Here's a picture of the effects of not eating grains: What's posted here in this article is disgustingly contrary to what the science actually says.

  • Beck
    September 24, 2013 - 22:56

    You're going to need to do some research Amanda. Your ignorance is harming people.

  • Alex
    September 24, 2013 - 15:55

    I went wheat free end of Feb 2012. 6 weeks later all my blood work was back in the normal range (triglycerides from 196 to 139). Now 7 months in I've lost 8" off my waist, and my triglycerides are down to 113 and I eat bacon and eggs most days for breakfast and zero change to my exercise routine. I feel better. I look better. Everyone who knows me can't believe the change AND how quickly the change came about. I do have to disagree with you on the lack of science in "Wheat Belly" as I read the book and there is a lot of science in there. Eliminating wheat has changed my life and for the better. For the first time in my life I really believe I will get to my goal weight. I have never lost anywhere close to 8" off my waist on any other diet. And I'm finally below the weight on my driver's license!

  • NM
    September 24, 2013 - 14:55

    "The bottom line, however, is that any diet that eliminates carbohydrates or categories of foods without medical justification or guidance can put your health at risk." Amazing that we managed to survive for around 2 million years with almost no carbohydrates then, isn't it? Pretty miraculous, according to your suggestion! And, I imagine that the Inuit and Massai on their traditional carb-free diets are hideously ill without those whole grains. And to the commenter above who claimed we need carbs (even if not grains). This is incorrect. Our brain and blood cells need a bit of glucose, but this does NOT have to come from dietary carbohydrate ingestion. The body can manufacture all the glucose it needs from dietary protein and fat. Even the USDA grudgingly admits that there is no such thing as an "essential" carbohydrate, unlike with fats and proteins, the removal of which from one's diet will lead to death.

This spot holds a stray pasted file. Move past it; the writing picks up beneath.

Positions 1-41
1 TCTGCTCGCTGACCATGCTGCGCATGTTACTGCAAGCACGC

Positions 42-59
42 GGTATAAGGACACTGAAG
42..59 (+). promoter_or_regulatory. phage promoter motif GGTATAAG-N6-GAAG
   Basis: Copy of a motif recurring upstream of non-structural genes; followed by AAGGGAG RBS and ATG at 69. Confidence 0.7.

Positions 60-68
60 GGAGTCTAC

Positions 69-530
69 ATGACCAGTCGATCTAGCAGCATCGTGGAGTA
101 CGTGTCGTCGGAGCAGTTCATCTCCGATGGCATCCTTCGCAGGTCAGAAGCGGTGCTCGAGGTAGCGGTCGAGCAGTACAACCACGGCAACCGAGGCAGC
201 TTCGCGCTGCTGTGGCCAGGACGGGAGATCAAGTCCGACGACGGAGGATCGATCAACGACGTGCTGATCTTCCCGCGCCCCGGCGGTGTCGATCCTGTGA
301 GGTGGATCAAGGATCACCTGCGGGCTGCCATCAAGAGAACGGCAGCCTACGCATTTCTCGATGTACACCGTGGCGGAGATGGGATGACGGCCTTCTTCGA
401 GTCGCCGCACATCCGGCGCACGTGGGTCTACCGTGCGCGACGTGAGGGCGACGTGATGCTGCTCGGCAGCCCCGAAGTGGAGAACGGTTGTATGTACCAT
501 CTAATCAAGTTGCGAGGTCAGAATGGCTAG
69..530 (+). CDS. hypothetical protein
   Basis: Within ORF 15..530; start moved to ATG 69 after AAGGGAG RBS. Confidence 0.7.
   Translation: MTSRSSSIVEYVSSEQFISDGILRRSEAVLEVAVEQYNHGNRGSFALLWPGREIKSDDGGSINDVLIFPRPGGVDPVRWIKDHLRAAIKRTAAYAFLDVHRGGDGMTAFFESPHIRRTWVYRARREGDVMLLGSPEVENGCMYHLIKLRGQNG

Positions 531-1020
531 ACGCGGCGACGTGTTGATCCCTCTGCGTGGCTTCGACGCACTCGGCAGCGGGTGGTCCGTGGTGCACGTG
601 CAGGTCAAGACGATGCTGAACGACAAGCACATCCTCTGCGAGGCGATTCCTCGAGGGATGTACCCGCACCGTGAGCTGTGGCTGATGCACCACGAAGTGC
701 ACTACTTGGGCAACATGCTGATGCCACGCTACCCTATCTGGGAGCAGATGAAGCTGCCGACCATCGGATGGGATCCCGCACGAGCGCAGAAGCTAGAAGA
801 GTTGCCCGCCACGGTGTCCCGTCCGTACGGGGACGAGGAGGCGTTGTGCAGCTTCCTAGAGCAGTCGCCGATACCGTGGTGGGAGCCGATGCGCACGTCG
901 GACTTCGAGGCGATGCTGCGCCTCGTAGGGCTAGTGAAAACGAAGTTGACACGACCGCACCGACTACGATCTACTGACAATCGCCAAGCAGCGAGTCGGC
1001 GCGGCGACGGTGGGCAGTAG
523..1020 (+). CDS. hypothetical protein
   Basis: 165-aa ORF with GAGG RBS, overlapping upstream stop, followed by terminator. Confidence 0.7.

• Cynthia
    September 24, 2013 - 06:47

    It's pretty disingenuous to say that Perlmutter's book (which I am in the middle of reading) is based only on anecdote and not on science. Quite the contrary. It's really an excellent review of very recent scientific literature on diet and health -- research that your doctor may not be aware of unless they graduated medical school last year. As a scientist, I am always a little skeptical of these popular diet books, but Grain Brain is thick with references to actual clinical studies. It's also disingenuous to say that you need grains for a healthy diet and then not support that with any citations. For example, how do grains particularly strengthen your blood vessels? You cite no studies to that effect. And if grains are so healthy, why do manufactured grain-based products such as cereal and bread always have to be "fortified" with vitamin supplements?